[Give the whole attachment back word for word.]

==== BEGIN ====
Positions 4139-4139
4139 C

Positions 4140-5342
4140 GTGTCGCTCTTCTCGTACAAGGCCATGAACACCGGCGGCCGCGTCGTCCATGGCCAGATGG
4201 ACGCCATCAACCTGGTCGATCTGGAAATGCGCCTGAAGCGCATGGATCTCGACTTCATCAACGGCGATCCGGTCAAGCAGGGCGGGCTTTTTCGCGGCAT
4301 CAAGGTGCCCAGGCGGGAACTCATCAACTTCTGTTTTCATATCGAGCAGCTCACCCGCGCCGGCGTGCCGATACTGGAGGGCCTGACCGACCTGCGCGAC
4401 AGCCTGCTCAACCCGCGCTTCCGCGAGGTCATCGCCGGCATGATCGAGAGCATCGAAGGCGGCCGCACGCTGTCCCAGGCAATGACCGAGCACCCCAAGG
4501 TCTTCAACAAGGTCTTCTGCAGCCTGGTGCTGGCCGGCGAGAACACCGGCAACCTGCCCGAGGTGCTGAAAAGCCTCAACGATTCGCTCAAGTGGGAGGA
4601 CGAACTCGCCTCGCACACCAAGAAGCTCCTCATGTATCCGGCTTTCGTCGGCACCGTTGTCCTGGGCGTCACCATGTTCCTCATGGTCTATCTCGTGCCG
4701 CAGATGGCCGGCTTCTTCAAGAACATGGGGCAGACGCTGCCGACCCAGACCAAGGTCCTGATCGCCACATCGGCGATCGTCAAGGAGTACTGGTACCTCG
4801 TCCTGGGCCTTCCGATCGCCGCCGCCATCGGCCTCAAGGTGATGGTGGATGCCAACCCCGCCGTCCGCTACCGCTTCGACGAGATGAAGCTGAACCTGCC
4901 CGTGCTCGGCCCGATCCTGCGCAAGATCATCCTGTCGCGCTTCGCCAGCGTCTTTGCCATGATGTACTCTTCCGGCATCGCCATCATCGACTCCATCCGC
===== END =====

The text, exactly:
Positions 4139-4139
4139 C

Positions 4140-5342
4140 GTGTCGCTCTTCTCGTACAAGGCCATGAACACCGGCGGCCGCGTCGTCCATGGCCAGATGG
4201 ACGCCATCAACCTGGTCGATCTGGAAATGCGCCTGAAGCGCATGGATCTCGACTTCATCAACGGCGATCCGGTCAAGCAGGGCGGGCTTTTTCGCGGCAT
4301 CAAGGTGCCCAGGCGGGAACTCATCAACTTCTGTTTTCATATCGAGCAGCTCACCCGCGCCGGCGTGCCGATACTGGAGGGCCTGACCGACCTGCGCGAC
4401 AGCCTGCTCAACCCGCGCTTCCGCGAGGTCATCGCCGGCATGATCGAGAGCATCGAAGGCGGCCGCACGCTGTCCCAGGCAATGACCGAGCACCCCAAGG
4501 TCTTCAACAAGGTCTTCTGCAGCCTGGTGCTGGCCGGCGAGAACACCGGCAACCTGCCCGAGGTGCTGAAAAGCCTCAACGATTCGCTCAAGTGGGAGGA
4601 CGAACTCGCCTCGCACACCAAGAAGCTCCTCATGTATCCGGCTTTCGTCGGCACCGTTGTCCTGGGCGTCACCATGTTCCTCATGGTCTATCTCGTGCCG
4701 CAGATGGCCGGCTTCTTCAAGAACATGGGGCAGACGCTGCCGACCCAGACCAAGGTCCTGATCGCCACATCGGCGATCGTCAAGGAGTACTGGTACCTCG
4801 TCCTGGGCCTTCCGATCGCCGCCGCCATCGGCCTCAAGGTGATGGTGGATGCCAACCCCGCCGTCCGCTACCGCTTCGACGAGATGAAGCTGAACCTGCC
4901 CGTGCTCGGCCCGATCCTGCGCAAGATCATCCTGTCGCGCTTCGCCAGCGTCTTTGCCATGATGTACTCTTCCGGCATCGCCATCATCGACTCCATCCGC